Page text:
*Shin-Soo Choo has reached safely in the first inning in 14 of his last 15 games as the leadoff hitter.
*The leadoff hitter of each inning has compiled a .390 OBP for the Rangers, best in MLB.
*The Rangers are averaging nearly a run/1st inning this season. They have 26 first inning runs in 27 games. Only the Rays (28 runs in 27 games) have produced more runs in the first inning this year. Their .328 first inning BA ranks 2nd in MLB behind Tampa Bay’s .348 BA.
*Elvis Andrus’ 3rd inning home run on Sunday was his 1596th career hit, passing Juan Gonzalez for 4th most in club history. Michael Young’s 2,230 hits in a Rangers’ uniform is the most ever. If Elvis stays with the Rangers throughout his career and avoids a major injury, it seems very likely he’ll pass Young.
*I’m pumped for the Vladdy Jr. era. Seems like a special talent. His father was an unreal player, but I wish he never had to deal with the Olympic Stadium astroturf. By the time he got to the Angels, as unreal as he was, he wasn’t his full self because his speed and defensive abilities just weren’t the same. That guy was unreal. Wonder what we’ll say about his son 20 years from now.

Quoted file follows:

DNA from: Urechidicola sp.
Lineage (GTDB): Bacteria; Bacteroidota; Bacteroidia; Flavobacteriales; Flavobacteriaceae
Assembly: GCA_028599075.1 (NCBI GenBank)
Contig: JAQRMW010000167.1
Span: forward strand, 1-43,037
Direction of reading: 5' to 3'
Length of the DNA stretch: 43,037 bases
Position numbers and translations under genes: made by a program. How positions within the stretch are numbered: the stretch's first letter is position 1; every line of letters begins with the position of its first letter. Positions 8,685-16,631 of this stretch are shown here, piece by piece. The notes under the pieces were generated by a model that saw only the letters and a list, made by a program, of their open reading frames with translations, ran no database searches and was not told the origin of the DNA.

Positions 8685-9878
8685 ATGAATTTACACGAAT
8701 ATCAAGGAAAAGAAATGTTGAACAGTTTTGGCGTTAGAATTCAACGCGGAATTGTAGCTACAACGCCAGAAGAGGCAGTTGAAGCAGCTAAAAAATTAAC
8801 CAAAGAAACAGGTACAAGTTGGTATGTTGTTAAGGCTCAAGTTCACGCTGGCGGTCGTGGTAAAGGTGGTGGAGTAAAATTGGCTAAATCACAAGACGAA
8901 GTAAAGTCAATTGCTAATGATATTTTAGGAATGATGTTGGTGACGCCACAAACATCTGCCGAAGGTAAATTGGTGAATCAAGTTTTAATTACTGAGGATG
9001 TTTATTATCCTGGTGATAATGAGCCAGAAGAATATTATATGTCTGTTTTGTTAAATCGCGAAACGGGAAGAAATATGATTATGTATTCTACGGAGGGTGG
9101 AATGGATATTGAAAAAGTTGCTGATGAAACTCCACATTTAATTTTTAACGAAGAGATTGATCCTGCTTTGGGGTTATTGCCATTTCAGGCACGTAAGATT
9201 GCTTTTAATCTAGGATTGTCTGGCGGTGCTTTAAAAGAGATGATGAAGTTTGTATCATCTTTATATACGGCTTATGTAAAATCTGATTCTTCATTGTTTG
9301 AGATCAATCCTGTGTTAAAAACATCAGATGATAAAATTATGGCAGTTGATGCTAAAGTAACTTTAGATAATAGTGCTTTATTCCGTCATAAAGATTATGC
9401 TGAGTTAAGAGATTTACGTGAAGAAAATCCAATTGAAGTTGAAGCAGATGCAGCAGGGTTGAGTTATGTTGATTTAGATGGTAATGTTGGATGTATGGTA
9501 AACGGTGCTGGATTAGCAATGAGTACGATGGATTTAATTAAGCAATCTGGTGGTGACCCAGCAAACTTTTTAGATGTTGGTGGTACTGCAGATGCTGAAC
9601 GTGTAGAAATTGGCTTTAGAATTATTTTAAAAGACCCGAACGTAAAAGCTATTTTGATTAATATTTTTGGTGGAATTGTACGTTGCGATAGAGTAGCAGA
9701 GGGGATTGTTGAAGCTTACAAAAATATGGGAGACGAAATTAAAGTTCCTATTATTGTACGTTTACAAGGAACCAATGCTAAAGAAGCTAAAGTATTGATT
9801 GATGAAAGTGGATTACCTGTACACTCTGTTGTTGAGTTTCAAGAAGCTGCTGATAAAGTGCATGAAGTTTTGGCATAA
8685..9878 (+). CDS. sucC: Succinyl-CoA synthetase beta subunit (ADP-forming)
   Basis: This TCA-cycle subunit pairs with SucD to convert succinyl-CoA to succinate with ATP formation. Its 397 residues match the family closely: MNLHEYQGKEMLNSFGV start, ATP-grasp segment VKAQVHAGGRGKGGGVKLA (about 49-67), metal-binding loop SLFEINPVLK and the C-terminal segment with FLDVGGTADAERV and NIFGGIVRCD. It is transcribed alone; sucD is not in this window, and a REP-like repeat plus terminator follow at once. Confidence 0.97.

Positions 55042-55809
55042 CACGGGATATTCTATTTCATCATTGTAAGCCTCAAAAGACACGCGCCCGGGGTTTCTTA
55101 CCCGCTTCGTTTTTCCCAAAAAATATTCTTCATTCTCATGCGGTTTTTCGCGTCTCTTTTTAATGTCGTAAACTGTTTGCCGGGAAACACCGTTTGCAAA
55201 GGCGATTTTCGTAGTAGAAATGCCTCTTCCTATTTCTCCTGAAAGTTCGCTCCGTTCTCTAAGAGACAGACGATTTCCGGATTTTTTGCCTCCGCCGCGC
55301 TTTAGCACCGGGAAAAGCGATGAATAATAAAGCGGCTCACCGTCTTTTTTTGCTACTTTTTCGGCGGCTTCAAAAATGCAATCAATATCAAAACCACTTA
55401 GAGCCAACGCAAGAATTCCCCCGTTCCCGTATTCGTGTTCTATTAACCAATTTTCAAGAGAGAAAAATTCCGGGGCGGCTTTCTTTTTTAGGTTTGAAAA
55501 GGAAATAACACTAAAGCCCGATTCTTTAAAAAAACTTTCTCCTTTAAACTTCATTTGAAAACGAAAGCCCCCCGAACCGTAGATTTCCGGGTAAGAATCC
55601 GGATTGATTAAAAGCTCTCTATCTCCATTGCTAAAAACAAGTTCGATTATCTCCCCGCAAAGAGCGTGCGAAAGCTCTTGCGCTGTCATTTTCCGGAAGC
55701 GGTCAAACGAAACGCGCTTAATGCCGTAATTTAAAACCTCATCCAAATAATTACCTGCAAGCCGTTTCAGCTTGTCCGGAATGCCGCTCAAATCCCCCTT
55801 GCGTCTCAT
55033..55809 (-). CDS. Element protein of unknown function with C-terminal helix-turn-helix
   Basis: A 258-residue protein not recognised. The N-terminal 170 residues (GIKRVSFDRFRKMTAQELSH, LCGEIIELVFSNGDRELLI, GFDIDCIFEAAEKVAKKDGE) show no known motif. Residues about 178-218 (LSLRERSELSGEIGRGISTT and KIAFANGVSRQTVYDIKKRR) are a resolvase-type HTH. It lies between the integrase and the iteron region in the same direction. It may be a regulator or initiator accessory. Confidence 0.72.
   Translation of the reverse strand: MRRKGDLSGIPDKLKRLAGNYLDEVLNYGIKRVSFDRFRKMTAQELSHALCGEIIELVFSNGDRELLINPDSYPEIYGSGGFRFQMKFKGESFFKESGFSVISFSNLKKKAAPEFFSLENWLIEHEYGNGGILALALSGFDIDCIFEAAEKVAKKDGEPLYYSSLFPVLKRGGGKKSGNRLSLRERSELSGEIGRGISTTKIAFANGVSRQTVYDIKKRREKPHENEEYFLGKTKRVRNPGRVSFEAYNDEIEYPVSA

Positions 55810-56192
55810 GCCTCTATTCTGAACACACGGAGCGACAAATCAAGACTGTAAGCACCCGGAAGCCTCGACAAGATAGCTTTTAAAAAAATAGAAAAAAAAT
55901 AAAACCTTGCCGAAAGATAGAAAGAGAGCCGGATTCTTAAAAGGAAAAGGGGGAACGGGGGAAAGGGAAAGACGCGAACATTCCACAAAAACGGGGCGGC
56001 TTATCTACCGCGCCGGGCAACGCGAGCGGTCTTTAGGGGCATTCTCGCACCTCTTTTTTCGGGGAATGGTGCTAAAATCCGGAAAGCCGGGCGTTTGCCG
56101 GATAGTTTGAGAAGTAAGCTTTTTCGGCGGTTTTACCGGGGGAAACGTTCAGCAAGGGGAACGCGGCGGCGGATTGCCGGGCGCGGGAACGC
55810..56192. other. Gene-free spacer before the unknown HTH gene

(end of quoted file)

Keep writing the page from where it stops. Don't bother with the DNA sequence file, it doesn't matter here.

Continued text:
*A few years ago the Astros acquired Brian McCann in free agency. McCann wasn’t as potent offensively as he used to be, but he was still capable and provided a much-needed veteran clubhouse presence. The Astros also added Carlos Beltran prior to that 2017 season that ended in a World Series. It’d be unfair to credit those two veterans for being “the reason” the Astros got over the hump because they had an unreal collection of talent, but there’s no doubt their presence helped. The Astros added Michael Brantley this off-season. In addition to adding a much-needed left-handed bat in a righty-heavy lineup, Brantley adds a strong veteran presence much like McCann and Beltran did. According to those around the club, he’s already grabbed hold of a voice of leadership in the clubhouse and is impact is being felt. And, it doesn’t hurt that he’s hitting .312 with a .866 OPS.